Japanese stocks and exchange traded funds are again proving to be prime destinations for investors look for ex-US developed markets equity exposure. For example, the iShares MSCI Japan ETF (NYSEArca: EWJ) is up about 4.5% to start 2017.
There is growing, data-driven optimism about Japan, the world’s third-largest economy behind the U.S. and China, and those robust economic underpinnings could fuel more upside for ETFs like EWJ and the WisdomTree Japan Hedged Equity Fund (NYSEArca: DXJ).
Japanese equities also show more attractive valuations, compared to the pricier U.S. markers. For instance, HEWJ shows a 15.42 price-to-earnings and a 1.2 price-to-book, whereas the S&P 500 index is trading at a 18.9 P/E and a 2.6 P/B.
Furthermore, as an economy that is closely tied to the global market, the continued growth will help lift Japanese equities.
“At 52.3, the Nikkei Japan Composite Output PMI, compiled by Markit, was down from 52.8 in December, but it remained indicative of a steady improvement in the health of the Japanese economy,” according to a Markit note out last Friday. “Encouragingly, the latest surveys showed growth in new orders to have accelerated to the fastest in three years, with optimism about future output surging to the highest in 17 months. The upturn prompted Japanese companies to continue growing their workforce numbers, with January seeing the strongest monthly employment growth for over two-and-a-half years.”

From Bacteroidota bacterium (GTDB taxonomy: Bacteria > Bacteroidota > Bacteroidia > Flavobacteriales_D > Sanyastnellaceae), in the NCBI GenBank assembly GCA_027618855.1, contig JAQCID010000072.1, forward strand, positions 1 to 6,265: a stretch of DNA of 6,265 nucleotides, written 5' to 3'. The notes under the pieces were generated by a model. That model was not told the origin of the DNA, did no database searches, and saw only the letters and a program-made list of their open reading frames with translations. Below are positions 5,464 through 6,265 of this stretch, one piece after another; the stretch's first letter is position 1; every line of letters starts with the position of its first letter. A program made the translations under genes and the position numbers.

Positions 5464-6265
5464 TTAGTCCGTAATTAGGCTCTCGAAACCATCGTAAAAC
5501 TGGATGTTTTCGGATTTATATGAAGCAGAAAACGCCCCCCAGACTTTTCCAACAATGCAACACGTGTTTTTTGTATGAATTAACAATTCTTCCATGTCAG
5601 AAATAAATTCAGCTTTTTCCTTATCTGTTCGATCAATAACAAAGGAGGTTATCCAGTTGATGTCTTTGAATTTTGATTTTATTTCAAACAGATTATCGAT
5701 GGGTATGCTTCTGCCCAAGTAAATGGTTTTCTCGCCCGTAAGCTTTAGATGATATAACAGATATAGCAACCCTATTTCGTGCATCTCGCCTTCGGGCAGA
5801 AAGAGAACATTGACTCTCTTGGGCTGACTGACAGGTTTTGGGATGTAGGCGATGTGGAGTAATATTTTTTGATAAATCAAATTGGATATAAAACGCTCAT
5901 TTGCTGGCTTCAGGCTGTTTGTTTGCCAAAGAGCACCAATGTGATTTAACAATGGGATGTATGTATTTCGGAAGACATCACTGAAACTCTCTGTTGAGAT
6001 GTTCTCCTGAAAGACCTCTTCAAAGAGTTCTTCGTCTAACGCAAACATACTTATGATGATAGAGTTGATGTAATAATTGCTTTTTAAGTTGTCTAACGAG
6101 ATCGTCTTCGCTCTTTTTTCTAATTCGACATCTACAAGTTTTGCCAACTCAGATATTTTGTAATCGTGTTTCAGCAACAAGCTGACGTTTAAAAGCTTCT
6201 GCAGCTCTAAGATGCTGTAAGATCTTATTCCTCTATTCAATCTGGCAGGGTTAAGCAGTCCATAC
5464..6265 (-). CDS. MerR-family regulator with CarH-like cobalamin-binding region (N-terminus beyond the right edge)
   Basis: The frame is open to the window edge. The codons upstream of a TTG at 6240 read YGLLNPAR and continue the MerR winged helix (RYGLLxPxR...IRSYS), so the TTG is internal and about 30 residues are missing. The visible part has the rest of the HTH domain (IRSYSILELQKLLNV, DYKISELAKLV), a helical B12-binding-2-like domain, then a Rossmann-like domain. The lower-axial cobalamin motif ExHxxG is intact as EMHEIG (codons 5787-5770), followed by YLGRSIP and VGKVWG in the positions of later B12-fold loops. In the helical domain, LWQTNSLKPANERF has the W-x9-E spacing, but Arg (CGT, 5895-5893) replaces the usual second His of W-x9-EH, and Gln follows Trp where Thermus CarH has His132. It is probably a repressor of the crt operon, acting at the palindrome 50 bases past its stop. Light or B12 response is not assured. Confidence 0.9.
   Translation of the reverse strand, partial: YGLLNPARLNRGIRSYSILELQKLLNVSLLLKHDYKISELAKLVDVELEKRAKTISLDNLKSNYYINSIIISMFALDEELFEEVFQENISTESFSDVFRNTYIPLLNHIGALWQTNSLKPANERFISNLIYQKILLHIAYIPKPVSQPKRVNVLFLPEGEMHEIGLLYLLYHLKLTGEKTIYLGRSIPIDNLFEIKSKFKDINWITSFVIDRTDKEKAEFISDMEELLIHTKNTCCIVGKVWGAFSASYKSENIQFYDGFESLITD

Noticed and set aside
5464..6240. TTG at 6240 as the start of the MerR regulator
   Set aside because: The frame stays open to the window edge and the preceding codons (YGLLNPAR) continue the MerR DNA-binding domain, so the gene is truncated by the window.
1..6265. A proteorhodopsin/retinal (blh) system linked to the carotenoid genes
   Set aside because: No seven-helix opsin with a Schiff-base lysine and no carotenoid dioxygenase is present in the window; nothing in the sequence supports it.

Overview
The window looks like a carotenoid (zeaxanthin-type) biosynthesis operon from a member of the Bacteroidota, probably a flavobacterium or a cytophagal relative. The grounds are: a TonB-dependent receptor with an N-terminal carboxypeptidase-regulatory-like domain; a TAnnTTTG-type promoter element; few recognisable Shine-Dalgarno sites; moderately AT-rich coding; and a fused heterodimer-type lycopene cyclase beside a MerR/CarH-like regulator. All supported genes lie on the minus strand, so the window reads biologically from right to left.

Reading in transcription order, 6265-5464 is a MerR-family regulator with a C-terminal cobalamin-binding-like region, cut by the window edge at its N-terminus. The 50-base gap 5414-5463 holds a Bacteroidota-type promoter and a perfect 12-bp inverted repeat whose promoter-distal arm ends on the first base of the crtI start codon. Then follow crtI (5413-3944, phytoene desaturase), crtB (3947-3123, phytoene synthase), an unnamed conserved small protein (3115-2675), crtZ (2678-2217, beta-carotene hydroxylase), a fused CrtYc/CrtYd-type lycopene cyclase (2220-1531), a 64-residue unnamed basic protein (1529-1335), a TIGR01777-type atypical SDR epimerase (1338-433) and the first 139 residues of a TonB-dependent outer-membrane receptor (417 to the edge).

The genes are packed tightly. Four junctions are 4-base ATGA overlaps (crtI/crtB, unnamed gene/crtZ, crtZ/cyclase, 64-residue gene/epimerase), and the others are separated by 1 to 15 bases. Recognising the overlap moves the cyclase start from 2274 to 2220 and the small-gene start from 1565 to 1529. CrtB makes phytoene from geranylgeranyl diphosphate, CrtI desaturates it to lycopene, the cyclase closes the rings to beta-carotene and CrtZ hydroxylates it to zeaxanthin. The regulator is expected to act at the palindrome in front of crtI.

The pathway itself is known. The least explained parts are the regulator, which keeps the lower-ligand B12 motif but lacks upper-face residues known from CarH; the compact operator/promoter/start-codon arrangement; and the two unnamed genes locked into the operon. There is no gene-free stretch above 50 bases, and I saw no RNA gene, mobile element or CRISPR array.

The iShares Currency Hedged MSCI Japan ETF (NYSEArca: HEWJ) and Deutsche X-trackers MSCI Japan Hedged Equity ETF (NYSEArca: DBJP) are among the other well-known Japan ETFs for investors to consider. Like the aforementioned DXJ, DBJP and HEWJ are currency hedged. EWJ is not currency hedged.
Last year, the yen also depreciated after Prime Minister Shinzo Abe’s ruling coalition acquired a majority in the parliament’s upper house. Japanese equities rallied and the yen weakened on hopes that the more hands-on administration would enact further measures to support the economy.
Investors, though, can position ahead of any further additional stimulus measures through currency-hedged Japan country-specific ETFs. As the name suggests, a currency-hedged ETF strategy helps diminish the negative effects of a depreciating local currency against the U.S. dollar – if a foreign currency weakens against the USD, international investors would generate a lower USD-denominated return.
Output expansion was also accompanied by greater inflationary pressures in January, with companies’ input prices rising at the fastest rate in just over two years. Higher costs for raw materials and fuels were primarily behind the increase in input prices, as well as the yen’s depreciation,” adds Markit.
For more information on the Japanese market, visit our Japan category.
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